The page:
Bernanke's call disrupts dollar's prospects
Federal Reserve chairman Ben Bernanke's surprise decision on Wednesday to refrain from reducing the central bank's unprecedented stimulus threatens one of the surest bets in currency markets this year.
Traders borrowing funds in Japanese yen and using the proceeds to buy dollars earned an annualised 21 per cent this year up to September 17, a record based on data going back to 1990. That so-called carry trade was predicated on rising market interest rates in the US as the Fed bought fewer and fewer bonds.
A strategy that favours dollars over emerging market currencies "is going to get smashed", said Sebastien Galy, a senior foreign-exchange strategist at Societe Generale in New York. Investors will now go "short dollar and long emerging markets", he said, referring to trades that would profit from a drop in the dollar.
Prospects for a reduction in bond purchases by the Fed boosted yields on 10-year treasuries earlier this month to the highest since 2011 and spurred a transfer of capital to the US from emerging markets such as Brazil and India even as a debate in Washington heats up on how to lift the US$16.7 trillion debt ceiling to avert a federal shutdown. Department of the Treasury data showed China raised its US fixed-income holdings in July and Japan lifted its stake to a record.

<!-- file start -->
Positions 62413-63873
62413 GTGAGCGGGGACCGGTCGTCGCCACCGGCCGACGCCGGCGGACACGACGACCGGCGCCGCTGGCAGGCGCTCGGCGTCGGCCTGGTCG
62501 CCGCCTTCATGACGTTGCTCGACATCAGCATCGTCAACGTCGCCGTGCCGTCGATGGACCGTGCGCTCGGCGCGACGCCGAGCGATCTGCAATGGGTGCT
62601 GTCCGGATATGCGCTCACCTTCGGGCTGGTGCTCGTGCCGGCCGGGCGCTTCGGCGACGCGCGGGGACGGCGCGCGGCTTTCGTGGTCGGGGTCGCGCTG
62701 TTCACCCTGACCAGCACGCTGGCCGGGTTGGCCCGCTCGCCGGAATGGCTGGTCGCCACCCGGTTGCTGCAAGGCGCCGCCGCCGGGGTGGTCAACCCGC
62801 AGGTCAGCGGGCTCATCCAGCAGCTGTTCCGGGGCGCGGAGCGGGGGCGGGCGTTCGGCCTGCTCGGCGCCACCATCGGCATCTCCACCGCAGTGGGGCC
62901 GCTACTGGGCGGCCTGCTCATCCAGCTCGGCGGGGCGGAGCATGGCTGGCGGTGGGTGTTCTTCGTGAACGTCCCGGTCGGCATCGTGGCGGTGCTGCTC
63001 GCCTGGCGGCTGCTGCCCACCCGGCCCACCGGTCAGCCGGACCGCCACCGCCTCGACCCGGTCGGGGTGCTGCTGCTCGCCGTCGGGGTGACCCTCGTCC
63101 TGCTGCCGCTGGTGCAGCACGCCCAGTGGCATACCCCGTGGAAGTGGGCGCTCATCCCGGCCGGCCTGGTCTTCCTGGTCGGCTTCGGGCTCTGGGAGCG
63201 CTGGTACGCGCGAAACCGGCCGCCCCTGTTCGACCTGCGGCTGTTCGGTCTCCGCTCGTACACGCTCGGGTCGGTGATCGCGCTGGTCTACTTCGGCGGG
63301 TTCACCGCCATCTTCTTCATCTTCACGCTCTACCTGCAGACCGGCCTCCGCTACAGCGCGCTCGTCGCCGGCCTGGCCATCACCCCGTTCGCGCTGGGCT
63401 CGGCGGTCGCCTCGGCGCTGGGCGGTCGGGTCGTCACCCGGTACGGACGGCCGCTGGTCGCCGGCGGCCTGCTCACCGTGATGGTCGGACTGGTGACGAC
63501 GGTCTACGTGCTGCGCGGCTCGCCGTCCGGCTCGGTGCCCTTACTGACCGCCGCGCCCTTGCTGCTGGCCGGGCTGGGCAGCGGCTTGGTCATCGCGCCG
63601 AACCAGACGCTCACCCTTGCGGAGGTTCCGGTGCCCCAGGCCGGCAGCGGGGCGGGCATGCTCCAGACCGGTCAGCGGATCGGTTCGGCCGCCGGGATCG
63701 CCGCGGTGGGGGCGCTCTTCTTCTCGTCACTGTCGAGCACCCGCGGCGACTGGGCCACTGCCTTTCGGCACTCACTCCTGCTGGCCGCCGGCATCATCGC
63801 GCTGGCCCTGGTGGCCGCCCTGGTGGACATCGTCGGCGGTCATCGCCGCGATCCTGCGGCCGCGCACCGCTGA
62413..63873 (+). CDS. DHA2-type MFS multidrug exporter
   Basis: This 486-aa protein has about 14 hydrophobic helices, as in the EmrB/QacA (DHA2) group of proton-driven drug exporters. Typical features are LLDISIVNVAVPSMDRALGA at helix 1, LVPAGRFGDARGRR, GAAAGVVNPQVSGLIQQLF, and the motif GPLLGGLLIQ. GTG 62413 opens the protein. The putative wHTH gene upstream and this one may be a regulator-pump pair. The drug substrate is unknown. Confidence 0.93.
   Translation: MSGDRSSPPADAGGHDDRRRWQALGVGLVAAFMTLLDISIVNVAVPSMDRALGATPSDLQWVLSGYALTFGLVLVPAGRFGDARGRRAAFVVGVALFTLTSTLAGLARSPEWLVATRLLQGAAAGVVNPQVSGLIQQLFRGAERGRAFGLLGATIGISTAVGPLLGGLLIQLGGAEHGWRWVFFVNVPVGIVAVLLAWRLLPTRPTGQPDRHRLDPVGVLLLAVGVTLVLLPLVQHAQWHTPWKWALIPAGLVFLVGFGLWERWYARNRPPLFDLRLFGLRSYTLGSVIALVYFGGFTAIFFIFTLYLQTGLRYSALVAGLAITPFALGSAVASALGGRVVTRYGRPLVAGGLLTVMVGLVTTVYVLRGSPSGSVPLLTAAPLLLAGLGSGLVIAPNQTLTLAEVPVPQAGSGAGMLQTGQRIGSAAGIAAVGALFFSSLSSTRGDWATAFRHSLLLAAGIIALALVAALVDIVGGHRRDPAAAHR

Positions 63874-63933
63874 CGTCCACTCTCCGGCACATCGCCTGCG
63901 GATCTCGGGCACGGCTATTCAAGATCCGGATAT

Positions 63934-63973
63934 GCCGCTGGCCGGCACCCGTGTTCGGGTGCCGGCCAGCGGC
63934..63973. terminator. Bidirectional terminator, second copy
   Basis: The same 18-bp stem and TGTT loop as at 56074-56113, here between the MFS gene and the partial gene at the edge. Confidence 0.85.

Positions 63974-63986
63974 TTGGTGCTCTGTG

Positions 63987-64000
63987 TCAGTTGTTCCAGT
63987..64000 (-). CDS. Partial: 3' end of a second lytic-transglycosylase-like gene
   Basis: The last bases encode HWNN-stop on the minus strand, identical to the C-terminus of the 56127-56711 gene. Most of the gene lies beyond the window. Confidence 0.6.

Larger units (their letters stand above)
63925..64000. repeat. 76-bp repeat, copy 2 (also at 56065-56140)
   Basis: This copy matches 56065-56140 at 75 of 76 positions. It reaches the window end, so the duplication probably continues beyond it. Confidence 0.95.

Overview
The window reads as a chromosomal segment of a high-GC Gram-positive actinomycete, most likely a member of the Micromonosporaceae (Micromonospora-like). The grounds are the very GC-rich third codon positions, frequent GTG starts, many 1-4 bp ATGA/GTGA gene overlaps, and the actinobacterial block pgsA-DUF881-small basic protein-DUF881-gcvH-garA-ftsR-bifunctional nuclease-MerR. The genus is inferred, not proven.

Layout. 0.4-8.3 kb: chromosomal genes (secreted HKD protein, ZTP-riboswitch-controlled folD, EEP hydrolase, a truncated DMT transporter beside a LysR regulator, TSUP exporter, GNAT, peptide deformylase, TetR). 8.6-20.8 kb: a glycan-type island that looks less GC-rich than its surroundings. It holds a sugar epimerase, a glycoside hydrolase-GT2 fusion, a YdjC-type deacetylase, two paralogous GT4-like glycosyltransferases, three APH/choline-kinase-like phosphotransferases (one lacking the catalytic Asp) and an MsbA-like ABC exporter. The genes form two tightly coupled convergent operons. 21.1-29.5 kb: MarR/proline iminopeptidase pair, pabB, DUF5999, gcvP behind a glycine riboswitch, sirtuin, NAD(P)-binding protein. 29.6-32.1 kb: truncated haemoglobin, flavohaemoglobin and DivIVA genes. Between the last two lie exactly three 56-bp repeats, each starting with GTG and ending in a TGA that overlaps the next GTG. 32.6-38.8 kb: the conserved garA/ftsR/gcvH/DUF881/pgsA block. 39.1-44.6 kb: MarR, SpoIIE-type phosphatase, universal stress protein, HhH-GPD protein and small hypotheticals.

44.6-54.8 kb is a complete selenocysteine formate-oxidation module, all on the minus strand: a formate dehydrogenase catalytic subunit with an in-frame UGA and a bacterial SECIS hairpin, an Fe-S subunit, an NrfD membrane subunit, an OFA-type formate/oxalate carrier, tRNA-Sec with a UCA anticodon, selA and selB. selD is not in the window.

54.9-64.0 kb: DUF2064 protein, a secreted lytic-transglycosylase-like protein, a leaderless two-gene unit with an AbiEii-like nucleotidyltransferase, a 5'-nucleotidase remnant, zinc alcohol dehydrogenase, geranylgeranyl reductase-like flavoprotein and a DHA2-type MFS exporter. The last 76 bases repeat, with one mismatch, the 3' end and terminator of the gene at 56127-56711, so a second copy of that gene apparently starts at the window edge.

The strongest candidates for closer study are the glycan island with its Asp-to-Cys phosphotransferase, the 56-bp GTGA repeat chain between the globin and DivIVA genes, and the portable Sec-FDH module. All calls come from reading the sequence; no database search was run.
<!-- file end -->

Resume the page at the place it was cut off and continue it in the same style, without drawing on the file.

Treasuries soared yesterday, pushing 10-year note yields down the most since October 2011, to 2.69 per cent from 2.85 per cent on September 17, as Bernanke held back from paring the US$85 billion of bonds it buys each month after rising market borrowing costs showed signs of slowing the four-year expansion.
"Conditions in the job market today are still far from what all of us would like to see," Bernanke said after a two-day meeting of the Federal Open Market Committee. "The committee has concern that rapid tightening of financial conditions in recent months would have the effect of slowing growth."
Carry trades targeting the US dollar have paid off as the yield on the benchmark 10-year treasury rose from 1.63 per cent at the start of May. US yields almost matched those on foreign government debt on September 5 for the first time since May 2010, after falling 1.18 percentage points below in late 2011, Bank of America Merrill Lynch index data shows.
The dollar was expected to strengthen at least 2.6 per cent against each of its Group of 10 peers by the middle of next year, based on forecasts of analysts in a survey before the Fed meeting.
"We're looking for the dollar to be supported by investment inflows into the US rather than coming under pressure from being used as a funding currency," said Ian Stannard, the head of European foreign-exchange strategy at Morgan Stanley in London, on Tuesday. "The US is going to become more of an investment destination."